Environmental Control Board cancels $ 2,400 fine for renting a room in an apartment – TechCrunch

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Big regulatory victory for Airbnb today: The company successfully appealed in New York City for a fine against a host called Nigel Warren, whose owner was fined $ 2,400 in June after Warren rented a room in his apartment. Had the fine remained in effect, it would have set a threatening precedent for Airbnb’s business in the city.

“This decision was a victory for the sharing economy and the countless New Yorkers who make the Airbnb community vibrant and strong. As I said last summer, the sharing economy is here to stay, and so are we, ”David Hantman, Airbnb’s director of global public policy, said today in a statement.

The key, as Hantman points out, is that “as long as a permanent occupant is present during a stay, the stay does not violate New York City short-term rental laws.” How this will be applied is another question. For now, it appears the case is only about shared spaces, meaning if full accommodation is offered it could be exempt from both the violation and the occupant presence requirement. permanent.

The backstory: Earlier this year, Airbnb provided legal support to Nigel Warren in the case against him, when a judge ruled that Warren was breaking short-term rental rules by listing a room in his apartment on Airbnb. As Ryan pointed out at the time, these laws were originally not designed for small-scale room rentals like the ones on the peer-to-peer site, but for owners who would buy a property to list. spaces like hotels. Essentially, the law made it illegal to rent a space for less than a month.

There were exceptions for shared spaces, and Warren had apparently not been a big host, but Warren’s owner was fined anyway (and Warren took the costs on himself).

When Airbnb announced its involvement in the case earlier this year, it said it would be involved for the long term, even going as high as the trial courts – although it ultimately did not.

The overview here is on two levels:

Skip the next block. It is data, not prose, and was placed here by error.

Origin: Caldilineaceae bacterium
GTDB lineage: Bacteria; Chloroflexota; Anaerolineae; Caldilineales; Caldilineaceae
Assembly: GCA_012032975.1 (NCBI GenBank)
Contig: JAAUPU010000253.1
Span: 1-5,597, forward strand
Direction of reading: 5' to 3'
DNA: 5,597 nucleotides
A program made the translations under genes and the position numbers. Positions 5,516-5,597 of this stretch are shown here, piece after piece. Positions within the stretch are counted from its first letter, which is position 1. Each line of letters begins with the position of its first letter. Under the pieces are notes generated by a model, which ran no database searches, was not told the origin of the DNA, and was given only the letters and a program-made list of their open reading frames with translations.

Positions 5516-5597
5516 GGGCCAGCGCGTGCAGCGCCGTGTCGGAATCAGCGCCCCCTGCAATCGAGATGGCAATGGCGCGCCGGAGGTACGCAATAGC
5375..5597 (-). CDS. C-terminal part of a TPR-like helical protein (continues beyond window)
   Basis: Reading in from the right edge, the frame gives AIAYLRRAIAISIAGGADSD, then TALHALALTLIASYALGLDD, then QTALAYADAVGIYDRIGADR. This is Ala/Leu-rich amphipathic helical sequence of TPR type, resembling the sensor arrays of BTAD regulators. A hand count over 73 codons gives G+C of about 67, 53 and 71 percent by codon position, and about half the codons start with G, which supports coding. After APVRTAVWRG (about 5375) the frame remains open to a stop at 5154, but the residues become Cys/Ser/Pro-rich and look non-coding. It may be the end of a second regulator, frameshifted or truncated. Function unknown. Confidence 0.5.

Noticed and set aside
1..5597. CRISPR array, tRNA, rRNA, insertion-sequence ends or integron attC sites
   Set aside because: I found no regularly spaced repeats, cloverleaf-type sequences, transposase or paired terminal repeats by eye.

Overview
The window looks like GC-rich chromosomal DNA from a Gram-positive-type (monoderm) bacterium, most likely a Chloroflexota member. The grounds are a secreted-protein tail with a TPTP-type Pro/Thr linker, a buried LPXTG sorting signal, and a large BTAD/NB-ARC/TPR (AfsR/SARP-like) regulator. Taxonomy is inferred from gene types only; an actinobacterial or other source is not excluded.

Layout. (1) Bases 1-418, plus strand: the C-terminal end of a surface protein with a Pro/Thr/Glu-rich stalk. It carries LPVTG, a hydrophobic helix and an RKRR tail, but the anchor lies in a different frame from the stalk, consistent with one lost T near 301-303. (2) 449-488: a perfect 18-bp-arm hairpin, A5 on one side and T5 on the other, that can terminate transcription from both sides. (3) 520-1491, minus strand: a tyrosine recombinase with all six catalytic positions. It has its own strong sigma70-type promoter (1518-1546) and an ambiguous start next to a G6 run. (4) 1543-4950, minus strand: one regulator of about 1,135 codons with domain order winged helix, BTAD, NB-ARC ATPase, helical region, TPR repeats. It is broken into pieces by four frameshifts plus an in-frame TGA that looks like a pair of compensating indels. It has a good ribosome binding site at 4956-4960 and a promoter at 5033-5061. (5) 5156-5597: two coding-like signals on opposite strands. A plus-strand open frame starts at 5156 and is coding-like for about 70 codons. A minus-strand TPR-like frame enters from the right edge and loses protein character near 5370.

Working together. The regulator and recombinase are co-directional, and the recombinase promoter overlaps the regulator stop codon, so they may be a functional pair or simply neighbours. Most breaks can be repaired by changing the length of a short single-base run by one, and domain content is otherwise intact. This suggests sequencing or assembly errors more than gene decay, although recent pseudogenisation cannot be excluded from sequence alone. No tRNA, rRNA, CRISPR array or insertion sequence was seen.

First, how and if Airbnb can leverage this victory in a bigger game for further regulatory clarification at the city and state level in New York and beyond. It’s something the company – like Uber, another game-changing pioneer in how services are consumed and sold – continues to strive to achieve.

Second, if these rule changes don’t come as quickly as Airbnb hopes, will Airbnb continue to stand with its users to help them defend them?

The decision of the New York City Environmental Review Board is incorporated below. Airbnb’s statement is below.

Huge victory in New York for Nigel Warren and our host community
(David Hantman)

In June, I wrote about Nigel Warren, a New York host who was fined by an administrative judge for renting a room in his apartment for a few days. I said at the time that the ruling was clearly legally wrong and bad for New York City, and we were proud to stand behind Nigel and his owner as they appealed the ruling over the past several months. Yesterday, the New York City Environmental Control Board overturned the fines imposed on Nigel, accepting our arguments and delivering a major victory for Nigel, New York and the Airbnb community.

In the appeal, Nigel and we argued – and the Appeal Board now agrees – that under New York law as long as a permanent occupant is present during a stay, the stay does not violate New York City’s short-term rental laws. Much of New York law is confusing, with some provisions applying to some buildings and not others. But this arrangement of shared space was crystal clear. We intervened in this case because the original ruling on Nigel’s case was clearly wrong, and we are happy to see that the Commission agreed.

We know there is still work to be done. This episode shows how complicated New York law is and it took way too long for Nigel to be vindicated. That’s why we’re continuing our work to clarify the law and ensure that New Yorkers can share their homes and cities with travelers from all over the world.

But in the meantime, the move has been a victory for the sharing economy and the countless New Yorkers who make the Airbnb community vibrant and strong. As I said last summer, the sharing economy is here to stay, and so are we.


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